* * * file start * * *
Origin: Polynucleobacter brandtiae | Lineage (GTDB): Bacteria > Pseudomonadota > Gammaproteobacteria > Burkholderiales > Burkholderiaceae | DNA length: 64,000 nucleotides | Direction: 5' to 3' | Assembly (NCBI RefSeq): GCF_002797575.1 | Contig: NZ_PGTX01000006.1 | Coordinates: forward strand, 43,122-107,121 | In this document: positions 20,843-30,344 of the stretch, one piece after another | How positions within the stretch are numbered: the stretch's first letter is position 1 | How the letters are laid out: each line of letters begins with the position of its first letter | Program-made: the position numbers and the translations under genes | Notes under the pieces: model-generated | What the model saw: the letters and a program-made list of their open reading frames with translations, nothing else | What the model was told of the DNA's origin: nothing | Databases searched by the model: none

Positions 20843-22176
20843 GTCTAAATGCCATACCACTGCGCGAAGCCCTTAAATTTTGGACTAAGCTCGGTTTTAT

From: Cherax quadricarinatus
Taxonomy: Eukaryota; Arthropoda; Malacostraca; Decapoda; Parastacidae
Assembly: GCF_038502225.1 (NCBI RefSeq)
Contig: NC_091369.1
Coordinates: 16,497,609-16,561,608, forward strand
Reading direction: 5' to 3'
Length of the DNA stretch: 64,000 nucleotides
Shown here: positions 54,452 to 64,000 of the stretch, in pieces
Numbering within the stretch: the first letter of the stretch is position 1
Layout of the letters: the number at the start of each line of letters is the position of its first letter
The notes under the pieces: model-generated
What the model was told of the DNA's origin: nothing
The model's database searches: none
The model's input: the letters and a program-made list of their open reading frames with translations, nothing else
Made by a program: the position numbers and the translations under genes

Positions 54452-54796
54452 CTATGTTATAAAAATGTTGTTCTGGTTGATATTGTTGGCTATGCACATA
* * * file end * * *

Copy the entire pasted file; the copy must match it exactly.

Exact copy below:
Origin: Polynucleobacter brandtiae | Lineage (GTDB): Bacteria > Pseudomonadota > Gammaproteobacteria > Burkholderiales > Burkholderiaceae | DNA length: 64,000 nucleotides | Direction: 5' to 3' | Assembly (NCBI RefSeq): GCF_002797575.1 | Contig: NZ_PGTX01000006.1 | Coordinates: forward strand, 43,122-107,121 | In this document: positions 20,843-30,344 of the stretch, one piece after another | How positions within the stretch are numbered: the stretch's first letter is position 1 | How the letters are laid out: each line of letters begins with the position of its first letter | Program-made: the position numbers and the translations under genes | Notes under the pieces: model-generated | What the model saw: the letters and a program-made list of their open reading frames with translations, nothing else | What the model was told of the DNA's origin: nothing | Databases searched by the model: none

Positions 20843-22176
20843 GTCTAAATGCCATACCACTGCGCGAAGCCCTTAAATTTTGGACTAAGCTCGGTTTTAT

From: Cherax quadricarinatus
Taxonomy: Eukaryota; Arthropoda; Malacostraca; Decapoda; Parastacidae
Assembly: GCF_038502225.1 (NCBI RefSeq)
Contig: NC_091369.1
Coordinates: 16,497,609-16,561,608, forward strand
Reading direction: 5' to 3'
Length of the DNA stretch: 64,000 nucleotides
Shown here: positions 54,452 to 64,000 of the stretch, in pieces
Numbering within the stretch: the first letter of the stretch is position 1
Layout of the letters: the number at the start of each line of letters is the position of its first letter
The notes under the pieces: model-generated
What the model was told of the DNA's origin: nothing
The model's database searches: none
The model's input: the letters and a program-made list of their open reading frames with translations, nothing else
Made by a program: the position numbers and the translations under genes

Positions 54452-54796
54452 CTATGTTATAAAAATGTTGTTCTGGTTGATATTGTTGGCTATGCACATA